Kelly Peters | CEO | BEworks
How many people are killed by sharks? Considering the exposure shark attacks receive, you might think many more than the actual number. The gap between the real and the perceived is often wide, yet people, companies, institutions all use perception to make decisions that impact their businesses and their lives.
In her presentation at the 2016 National ALLL Conference, Kelly Peters, CEO of BEworks, a behavioral science consultancy based in Toronto, will explain how perception, or bias, comes into play when measuring and responding to risk. She will discuss the science of risk, including a look into various scientific studies, to help attendees better understand the real risks in their loan portfolios, how they empirically assess risk, and what biases could be distorting their view and keeping them from properly assessing risk.
To be a better calculator of risk:
- Recognize bias in your thinking.
- Optimize the process to mitigate bias.
- Think like a scientist.
To think scientifically:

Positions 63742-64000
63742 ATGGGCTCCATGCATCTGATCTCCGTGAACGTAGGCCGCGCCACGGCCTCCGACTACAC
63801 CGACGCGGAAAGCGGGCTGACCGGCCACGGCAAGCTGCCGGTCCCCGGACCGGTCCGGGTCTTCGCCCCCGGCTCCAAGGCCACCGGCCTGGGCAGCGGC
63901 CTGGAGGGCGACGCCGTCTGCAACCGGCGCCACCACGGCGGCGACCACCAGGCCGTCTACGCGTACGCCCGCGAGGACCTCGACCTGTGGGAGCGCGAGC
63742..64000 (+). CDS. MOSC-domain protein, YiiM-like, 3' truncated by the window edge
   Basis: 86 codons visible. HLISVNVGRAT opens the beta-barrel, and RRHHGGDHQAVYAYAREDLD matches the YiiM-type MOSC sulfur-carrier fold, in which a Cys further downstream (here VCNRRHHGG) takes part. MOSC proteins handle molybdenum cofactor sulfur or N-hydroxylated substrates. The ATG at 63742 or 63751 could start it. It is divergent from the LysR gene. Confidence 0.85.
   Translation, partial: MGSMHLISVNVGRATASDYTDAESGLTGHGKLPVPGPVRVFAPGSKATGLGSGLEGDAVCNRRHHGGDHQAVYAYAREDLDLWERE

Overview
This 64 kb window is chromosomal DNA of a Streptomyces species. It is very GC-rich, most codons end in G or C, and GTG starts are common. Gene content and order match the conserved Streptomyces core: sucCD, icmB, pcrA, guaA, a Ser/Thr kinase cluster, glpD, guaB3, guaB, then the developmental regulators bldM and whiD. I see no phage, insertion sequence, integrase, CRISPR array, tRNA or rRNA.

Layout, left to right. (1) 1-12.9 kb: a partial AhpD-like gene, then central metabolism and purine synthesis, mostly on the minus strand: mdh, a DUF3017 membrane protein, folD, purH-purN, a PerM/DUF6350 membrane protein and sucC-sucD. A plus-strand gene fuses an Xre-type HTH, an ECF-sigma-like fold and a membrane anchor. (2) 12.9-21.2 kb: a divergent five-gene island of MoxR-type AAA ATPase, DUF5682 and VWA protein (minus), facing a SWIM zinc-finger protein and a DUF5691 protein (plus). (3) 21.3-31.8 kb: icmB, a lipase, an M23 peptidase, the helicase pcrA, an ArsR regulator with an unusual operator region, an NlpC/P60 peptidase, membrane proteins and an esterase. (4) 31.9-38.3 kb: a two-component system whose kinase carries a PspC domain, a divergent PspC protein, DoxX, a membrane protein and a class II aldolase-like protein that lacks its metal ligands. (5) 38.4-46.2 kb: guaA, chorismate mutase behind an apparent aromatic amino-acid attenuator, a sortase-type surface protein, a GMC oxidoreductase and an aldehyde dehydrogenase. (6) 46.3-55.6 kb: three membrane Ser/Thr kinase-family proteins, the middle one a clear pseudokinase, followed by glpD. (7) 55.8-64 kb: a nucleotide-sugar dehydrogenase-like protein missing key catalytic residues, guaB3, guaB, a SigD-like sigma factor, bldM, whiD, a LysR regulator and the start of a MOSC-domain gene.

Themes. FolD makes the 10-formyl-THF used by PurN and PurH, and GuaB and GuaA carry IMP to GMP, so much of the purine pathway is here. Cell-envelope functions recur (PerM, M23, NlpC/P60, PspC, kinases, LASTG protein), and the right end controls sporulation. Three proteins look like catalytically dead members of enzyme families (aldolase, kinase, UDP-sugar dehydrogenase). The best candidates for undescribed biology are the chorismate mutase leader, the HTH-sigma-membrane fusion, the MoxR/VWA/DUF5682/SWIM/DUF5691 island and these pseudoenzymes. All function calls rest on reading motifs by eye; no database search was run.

- Gather data
- Make predictions
- Review how well the predictions performed
- Carefully define key metrics
- Encourage a culture of dissent
The psychology of risk:
We don’t always have the time or inclination to take a systematic approach to making decisions. We need to recognize how pieces of information influence us and can have an effect on our risk assessment.
We tend to believe that our beliefs are based on facts, but we have our biases and even look to sources we are biased toward for information. We ought to be going out of our way to search for information that contradicts our beliefs. A test of auditors revealed that when strategic risk summaries were positive, it biased the auditors against being able to identify red flags in financial statements.
A scientific culture provides openness to recognizing bias that you can fall prey to. The process ensures you consider all the alternative explanations to your first or own decision.